2. Prepare them psychologically for a protracted fight with the disease and inculcate changes in their lifestyle, habit patterns, etc., over a longer period of time, which is again a step toward building resilience
  3. Tackling the consequences of social isolation, absence of employment, lack of care, etc., This can be done by online or telephonic helplines, counseling services as well as fulfilment of their daily needs
  4. Build community resources by mobilizing groups, volunteers, NGO's, to undertake the relief, and rebuilding work
  5. There are many individuals who would exhibit mental decompensation with new mental disorders or aggravation of preexisting mental disorders. Setting up mental health-care services for them would be of paramount importance
  6. Setting up of mental health-care services at the patient's doorstep, mostly through telecommunication or videoconferencing, would be absolutely essential
  7. Tackling stigma and social consequences of contacting the disease are necessary as there have been many examples of people and communities not letting the recovered patients to stay in their neighborhood due to the fear of contacting the disease. In some instances, the local people did not allow even the cremation of the individual who died of COVID-19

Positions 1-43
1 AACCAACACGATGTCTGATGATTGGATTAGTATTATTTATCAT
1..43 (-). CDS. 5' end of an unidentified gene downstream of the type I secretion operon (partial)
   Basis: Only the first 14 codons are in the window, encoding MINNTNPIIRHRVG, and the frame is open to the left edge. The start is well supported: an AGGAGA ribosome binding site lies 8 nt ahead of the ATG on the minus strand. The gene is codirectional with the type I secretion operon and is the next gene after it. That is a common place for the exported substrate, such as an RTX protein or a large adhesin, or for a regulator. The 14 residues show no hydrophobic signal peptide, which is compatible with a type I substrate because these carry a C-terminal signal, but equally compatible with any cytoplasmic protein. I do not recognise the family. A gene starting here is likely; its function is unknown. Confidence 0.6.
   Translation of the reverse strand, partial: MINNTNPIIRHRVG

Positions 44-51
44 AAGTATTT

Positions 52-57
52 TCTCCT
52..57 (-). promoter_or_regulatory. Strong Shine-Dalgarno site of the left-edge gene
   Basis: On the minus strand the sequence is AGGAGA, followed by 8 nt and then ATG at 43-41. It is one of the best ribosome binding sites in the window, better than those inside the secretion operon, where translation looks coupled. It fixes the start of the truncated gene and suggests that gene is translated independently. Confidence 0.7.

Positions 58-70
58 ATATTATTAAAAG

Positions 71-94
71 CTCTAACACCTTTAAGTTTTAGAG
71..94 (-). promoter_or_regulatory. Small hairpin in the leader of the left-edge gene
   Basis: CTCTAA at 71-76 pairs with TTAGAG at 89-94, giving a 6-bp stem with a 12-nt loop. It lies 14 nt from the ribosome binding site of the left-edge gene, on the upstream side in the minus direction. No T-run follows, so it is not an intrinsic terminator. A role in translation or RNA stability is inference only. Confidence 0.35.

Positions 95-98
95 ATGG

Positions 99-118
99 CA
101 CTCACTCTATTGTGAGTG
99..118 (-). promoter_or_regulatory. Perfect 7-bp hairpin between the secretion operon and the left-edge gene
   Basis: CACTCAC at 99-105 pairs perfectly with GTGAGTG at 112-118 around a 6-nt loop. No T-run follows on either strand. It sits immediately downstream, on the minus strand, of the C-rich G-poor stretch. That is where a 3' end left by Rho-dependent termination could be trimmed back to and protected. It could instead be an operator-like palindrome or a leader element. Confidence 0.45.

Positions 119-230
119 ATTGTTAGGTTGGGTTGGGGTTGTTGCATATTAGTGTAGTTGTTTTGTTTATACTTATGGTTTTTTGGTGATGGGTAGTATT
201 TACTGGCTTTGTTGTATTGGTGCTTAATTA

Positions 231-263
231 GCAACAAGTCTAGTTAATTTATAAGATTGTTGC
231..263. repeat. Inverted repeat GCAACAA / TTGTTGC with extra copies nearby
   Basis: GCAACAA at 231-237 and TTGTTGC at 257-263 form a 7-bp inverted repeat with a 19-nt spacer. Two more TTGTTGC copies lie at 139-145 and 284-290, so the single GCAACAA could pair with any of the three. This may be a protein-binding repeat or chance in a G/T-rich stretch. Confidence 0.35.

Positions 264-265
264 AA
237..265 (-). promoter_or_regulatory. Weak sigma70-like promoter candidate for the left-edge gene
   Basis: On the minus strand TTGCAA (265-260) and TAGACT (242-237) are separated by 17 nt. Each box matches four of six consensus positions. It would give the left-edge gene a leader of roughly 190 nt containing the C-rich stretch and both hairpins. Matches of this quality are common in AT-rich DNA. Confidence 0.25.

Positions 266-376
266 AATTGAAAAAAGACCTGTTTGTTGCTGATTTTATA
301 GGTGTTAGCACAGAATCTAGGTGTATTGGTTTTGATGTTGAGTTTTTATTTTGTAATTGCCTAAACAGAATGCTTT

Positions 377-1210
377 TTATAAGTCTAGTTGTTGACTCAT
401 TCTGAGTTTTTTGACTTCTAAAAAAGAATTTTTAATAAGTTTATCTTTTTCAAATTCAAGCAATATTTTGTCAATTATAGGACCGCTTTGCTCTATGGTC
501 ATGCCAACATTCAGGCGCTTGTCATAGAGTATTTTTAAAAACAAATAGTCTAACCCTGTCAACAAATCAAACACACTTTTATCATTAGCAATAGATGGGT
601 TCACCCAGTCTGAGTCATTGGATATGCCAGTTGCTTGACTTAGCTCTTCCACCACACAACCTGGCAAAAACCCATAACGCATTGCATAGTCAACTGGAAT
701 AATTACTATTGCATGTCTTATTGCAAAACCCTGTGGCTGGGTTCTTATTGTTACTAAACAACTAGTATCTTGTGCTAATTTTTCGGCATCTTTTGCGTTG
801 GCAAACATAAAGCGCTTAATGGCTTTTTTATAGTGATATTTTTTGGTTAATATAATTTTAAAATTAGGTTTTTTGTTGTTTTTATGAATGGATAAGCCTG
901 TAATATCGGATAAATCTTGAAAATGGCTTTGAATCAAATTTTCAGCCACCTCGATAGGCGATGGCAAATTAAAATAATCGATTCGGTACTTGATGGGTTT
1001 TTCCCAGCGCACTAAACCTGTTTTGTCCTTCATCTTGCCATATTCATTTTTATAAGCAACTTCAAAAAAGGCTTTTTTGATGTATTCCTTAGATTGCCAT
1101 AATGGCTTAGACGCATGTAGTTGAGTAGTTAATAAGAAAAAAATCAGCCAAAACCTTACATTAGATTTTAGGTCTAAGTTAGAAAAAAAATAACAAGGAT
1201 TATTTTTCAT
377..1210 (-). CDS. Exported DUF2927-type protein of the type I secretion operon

8. Psychosocial consequences of quarantine by itself had been a major cause of anxiety, depression, loneliness, etc., These people need mental health care.

  Caring for the Carers Top

Care of the carers, i.e., the doctors, nurses, paramedics, sanitation workers, police and all those who are in the front line of treatment and providing care to the patients infected with the COVID-19 virus are at a huge risk of not only contracting the disease themselves, but also suffering emotional turmoil. They have been working under extremely testing situations of having to manage a large number of severely sick patients without sufficient number of beds, medical supplies, equipment, personnel, and protective gear for themselves. They are in the front line to deal with the death and disease, emotional trauma of the sick and dying patients and their families. A sense of helplessness and hopelessness in fighting a losing battle takes its own toll on their mental health. They have also to deal with the sickness and death, due to COVID-19, of their own colleagues and co-workers. They are themselves quarantined or separated from their own families for weeks while on COVID-19 duty which takes a toll on their and the family's mental health.

There is an atmosphere of fear and hopelessness more so because very little is known about the virus, the pathogenic mechanisms, course, outcome, treatment, etc., In such a situation, people are unable to think and plan their lives in near future or in the long term. They are perhaps required to live with the possibility of the infectious disease persisting for a long time and learn newer ways handling, coping, or behaving. It would, therefore, contribute to continued stress and a sense of anxiety, fear, and hopelessness.